I am the artist’s therapist.

Some psychologists are therapists for depressed people; Some are therapists for men;  Some are therapists for couples on the rocks.

Me? While I see all those groups too, I’m most-of-all a therapist for artists.


When my now-husband met me twelve years ago, there were canvases covering my bedroom walls. Colorful tangles of mouths and breasts and hair, dared visitors to only enter with caution and an open mind.

On moving day, a year later, I left my kitchen table out by the dumpster, the table that had housed all the research papers I had poured-over and all the drafts I had bled-into over the past year.

My soon-to-be-husband couldn’t understand how I had lost track of time writing my doctoral dissertation or how I had been so energized by so many consecutive hours spent digging into brains. Aren’t you hungry? He’d ask. Huh? I’d mumble, barely looking up.

I also brought to the dumpster my drafts, hundreds of pages underlined and highlighted, and laid them next to a pile of painted canvases. The colors were too bright to paint-over, and the art was in the creating, not in the having.

Little did I know that moment on moving day in 2007 was entirely symbolic. With my first son growing in my belly, and my relationship and career expanding just as quickly, life was necessarily abandoning my reckless abandon.

To be an artist is sometimes a screaming protest of the realities of contraints. (Lots of artists come to therapy.)

I was born an artist. A restless, feel-nothing-if-not-creating artist. In small ways, it was clear right away. When I was five, my teacher asked me why I didn’t want to play duck duck goose with the other kids, and I blithely told her, “What’s the point? They’re not making anything.”

To be an artist is to only feel a part of the world if actually creating the world.  It is a devouring and ravenous mindset, always thinking and doing, rarely present and being. It is a detached and methodical, How can I challenge and shape and make this it into something? It is a smothering and emotional,  I must curl up and enter this person, this feeling, and this experience. It is depressed and empty when not directly in flow of creation and utterly lonely when lacking community with other artists; It is a narcissistic tunnel vision that drowns out monotony, even when monotony is one’s own children or job or spouse. It is a compulsive, obsessive need to enter instead of simply observe.

The artist is standing on a stage, bursting out of her skin, wondering where to put her hands when the script simply calls for a speech. And if the artist’s mania starts to preclude reason, sound judgment, and sleep, it would certainly call for a prescription.

The irony of art is that the relentless manipulation of the world causes the artist to lose track of the actual world. Bills and dishes and even people fade to the background when the artist is making mental mazes and performances and pictures.

There exists a psychological pull between mundane life, particularly parenthood, and the compulsive pursuit of art.
Lord help artists who are parents….

Recently I noticed the tip of my kid’s dirty fingernail was tearing as I held his tiny body up to some monkey bars, and I become consumed by the metaphor for goals and pain, the sweet mother-son moment being scraped for something more artistically  satisfying. My son was nowhere in the scene, only the imagined blog post, painting, or mental spin surrounded me.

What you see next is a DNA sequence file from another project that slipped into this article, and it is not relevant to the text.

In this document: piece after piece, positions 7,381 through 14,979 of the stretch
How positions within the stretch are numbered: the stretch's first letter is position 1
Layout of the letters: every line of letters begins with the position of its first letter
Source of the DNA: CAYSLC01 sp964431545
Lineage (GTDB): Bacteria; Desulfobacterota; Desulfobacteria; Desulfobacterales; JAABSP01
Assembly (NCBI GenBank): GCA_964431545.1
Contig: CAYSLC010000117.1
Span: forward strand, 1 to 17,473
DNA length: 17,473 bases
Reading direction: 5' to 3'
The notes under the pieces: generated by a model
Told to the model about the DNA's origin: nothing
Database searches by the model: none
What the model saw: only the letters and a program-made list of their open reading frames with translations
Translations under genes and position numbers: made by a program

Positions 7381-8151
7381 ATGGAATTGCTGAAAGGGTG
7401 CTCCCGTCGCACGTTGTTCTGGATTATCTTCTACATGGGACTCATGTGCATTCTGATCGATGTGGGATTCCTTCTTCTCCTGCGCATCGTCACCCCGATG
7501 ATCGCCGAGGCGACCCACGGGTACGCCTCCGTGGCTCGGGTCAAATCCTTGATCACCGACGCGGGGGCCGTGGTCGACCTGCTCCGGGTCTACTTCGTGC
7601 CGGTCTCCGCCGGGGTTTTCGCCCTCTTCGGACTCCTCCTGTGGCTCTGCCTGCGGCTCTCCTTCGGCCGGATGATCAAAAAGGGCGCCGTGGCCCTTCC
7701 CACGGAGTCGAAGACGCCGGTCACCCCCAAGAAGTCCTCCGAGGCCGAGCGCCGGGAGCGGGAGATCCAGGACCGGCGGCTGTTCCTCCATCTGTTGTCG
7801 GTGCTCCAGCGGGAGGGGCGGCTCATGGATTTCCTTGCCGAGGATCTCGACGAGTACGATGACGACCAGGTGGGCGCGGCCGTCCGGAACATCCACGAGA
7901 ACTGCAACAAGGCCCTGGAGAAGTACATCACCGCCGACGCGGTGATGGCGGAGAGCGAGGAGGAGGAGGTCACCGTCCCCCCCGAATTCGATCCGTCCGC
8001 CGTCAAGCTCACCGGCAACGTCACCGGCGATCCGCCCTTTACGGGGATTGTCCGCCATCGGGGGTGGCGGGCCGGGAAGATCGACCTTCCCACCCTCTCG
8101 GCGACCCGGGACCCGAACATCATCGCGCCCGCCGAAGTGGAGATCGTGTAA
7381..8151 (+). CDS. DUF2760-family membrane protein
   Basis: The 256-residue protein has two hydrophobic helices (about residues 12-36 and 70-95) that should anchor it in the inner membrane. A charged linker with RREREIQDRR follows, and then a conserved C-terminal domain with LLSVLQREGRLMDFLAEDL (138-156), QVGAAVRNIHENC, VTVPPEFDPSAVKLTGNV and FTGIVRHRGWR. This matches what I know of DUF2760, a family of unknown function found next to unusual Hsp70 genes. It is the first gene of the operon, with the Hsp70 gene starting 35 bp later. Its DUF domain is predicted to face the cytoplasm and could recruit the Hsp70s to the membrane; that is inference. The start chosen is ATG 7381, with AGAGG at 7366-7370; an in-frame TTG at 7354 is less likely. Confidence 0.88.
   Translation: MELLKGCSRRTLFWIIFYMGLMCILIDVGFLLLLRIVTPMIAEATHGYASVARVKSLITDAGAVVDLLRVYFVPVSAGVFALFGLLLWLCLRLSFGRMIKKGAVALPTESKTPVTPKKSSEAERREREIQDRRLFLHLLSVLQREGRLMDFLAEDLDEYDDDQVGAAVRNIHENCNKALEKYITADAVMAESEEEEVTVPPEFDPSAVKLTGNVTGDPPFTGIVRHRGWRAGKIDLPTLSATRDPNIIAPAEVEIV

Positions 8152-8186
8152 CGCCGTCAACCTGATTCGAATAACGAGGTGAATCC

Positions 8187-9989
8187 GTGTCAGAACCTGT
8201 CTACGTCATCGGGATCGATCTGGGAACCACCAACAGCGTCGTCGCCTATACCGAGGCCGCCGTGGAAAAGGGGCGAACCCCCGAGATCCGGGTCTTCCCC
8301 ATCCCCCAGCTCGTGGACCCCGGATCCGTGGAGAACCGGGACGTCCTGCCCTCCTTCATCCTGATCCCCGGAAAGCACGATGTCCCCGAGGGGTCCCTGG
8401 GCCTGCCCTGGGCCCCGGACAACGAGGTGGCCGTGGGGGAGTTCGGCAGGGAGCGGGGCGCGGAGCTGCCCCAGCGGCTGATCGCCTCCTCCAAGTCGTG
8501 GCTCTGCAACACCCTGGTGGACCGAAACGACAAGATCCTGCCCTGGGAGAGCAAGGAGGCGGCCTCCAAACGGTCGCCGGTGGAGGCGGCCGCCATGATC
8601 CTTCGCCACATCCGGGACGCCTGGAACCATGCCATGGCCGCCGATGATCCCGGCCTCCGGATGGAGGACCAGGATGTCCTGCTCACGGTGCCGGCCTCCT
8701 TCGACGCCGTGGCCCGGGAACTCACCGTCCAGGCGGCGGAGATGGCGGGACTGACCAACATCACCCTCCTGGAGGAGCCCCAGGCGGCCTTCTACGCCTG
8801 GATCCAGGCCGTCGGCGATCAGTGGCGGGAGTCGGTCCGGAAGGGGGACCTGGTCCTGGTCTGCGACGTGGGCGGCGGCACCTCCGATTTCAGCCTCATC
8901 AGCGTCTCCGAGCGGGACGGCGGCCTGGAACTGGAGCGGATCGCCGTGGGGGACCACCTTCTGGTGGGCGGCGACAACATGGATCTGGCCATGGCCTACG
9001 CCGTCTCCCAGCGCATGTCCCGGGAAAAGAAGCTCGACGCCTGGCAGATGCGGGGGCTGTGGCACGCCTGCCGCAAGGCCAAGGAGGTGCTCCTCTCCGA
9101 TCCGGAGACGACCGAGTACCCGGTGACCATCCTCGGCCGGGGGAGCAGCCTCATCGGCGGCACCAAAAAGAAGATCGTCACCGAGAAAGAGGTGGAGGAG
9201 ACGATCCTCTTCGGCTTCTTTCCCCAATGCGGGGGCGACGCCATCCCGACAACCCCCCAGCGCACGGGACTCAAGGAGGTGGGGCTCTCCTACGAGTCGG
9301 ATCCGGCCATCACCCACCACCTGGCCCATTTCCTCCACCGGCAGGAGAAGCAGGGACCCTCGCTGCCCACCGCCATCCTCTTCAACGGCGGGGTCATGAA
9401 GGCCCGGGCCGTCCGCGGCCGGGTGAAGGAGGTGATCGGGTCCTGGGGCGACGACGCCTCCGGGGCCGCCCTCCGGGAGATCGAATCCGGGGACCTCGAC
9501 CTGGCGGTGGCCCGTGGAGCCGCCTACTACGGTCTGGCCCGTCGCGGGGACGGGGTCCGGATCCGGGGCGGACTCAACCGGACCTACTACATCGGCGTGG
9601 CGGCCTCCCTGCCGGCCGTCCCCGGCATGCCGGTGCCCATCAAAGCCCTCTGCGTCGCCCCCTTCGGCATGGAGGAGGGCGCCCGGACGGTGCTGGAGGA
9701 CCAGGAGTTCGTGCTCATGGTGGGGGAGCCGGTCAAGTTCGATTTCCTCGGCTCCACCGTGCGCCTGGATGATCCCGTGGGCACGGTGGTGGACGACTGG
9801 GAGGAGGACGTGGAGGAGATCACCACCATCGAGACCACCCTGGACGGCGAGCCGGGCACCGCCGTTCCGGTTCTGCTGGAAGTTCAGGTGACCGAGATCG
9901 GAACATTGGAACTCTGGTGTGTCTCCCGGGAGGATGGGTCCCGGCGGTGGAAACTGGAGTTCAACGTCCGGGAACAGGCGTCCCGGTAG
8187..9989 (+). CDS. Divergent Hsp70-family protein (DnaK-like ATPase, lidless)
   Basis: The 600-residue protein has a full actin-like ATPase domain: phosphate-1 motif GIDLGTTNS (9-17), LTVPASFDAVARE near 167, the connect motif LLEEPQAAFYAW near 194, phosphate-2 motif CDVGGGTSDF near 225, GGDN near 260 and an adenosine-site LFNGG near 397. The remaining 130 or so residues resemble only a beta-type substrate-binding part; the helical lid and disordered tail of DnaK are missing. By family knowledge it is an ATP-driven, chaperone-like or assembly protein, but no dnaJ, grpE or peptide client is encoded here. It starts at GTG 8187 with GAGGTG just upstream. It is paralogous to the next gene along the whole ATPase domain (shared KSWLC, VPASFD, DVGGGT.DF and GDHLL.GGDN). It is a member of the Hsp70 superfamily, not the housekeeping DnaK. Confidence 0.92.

My kid stumbled on the mulch, and I watched his body fall.  Having recently devoured hypocracy and death and the juxtaposition of love, I patted my son’s back and planned a painting of tangled bodies piled in a setting that challenges the supposedly boundless limits of love. I smiled a little about the idea of painting, briefly detaching from the subject matter and from my son’s tears. Artists can be assholes.

I gave my husband three literally-calculated days of undivided attention before I ignored him for two nights in a row to only paint. My kid just wanted to play legos the next morning so I obliged, albiet distracted and defiantly resenting the inconvenience.

Raising children is putting art on hold sometimes, even when doing so makes it hurt to breathe.  Children are not stand-ins for doing art, because children don’t belong to us; we can’t paint their personalities or mold their behaviors. While we as parents may seek to influence our children in some ways, we don’t create their souls. They are formulaic yet unpredictable, and any real creation is lost in the trips to Target, finding shoes, packing snacks, and facilitating homework.

Young children need a parent’s undivided attention, her satisfaction with simple, and her tolerance of structure. These needs fiercely compete with art, and the artist parent often only surrenders to boredom through hiding tears and clenched fists.

An emotionally skilled artist will target her anger at the world and existential realities of civilization, and not at her children or her spouse. She will know that her stifling and tolerating are a temporary service to a greater good.

But she will certainly hate her life at times. And she often ends up in therapy…

Where I will give her affliction a broad name: Unsatisfied and restless artist.  And I will encourage her to balance the surrender and the indulgence with acceptance, communication, realism, and pride.

Because I am the artist’s therapist.


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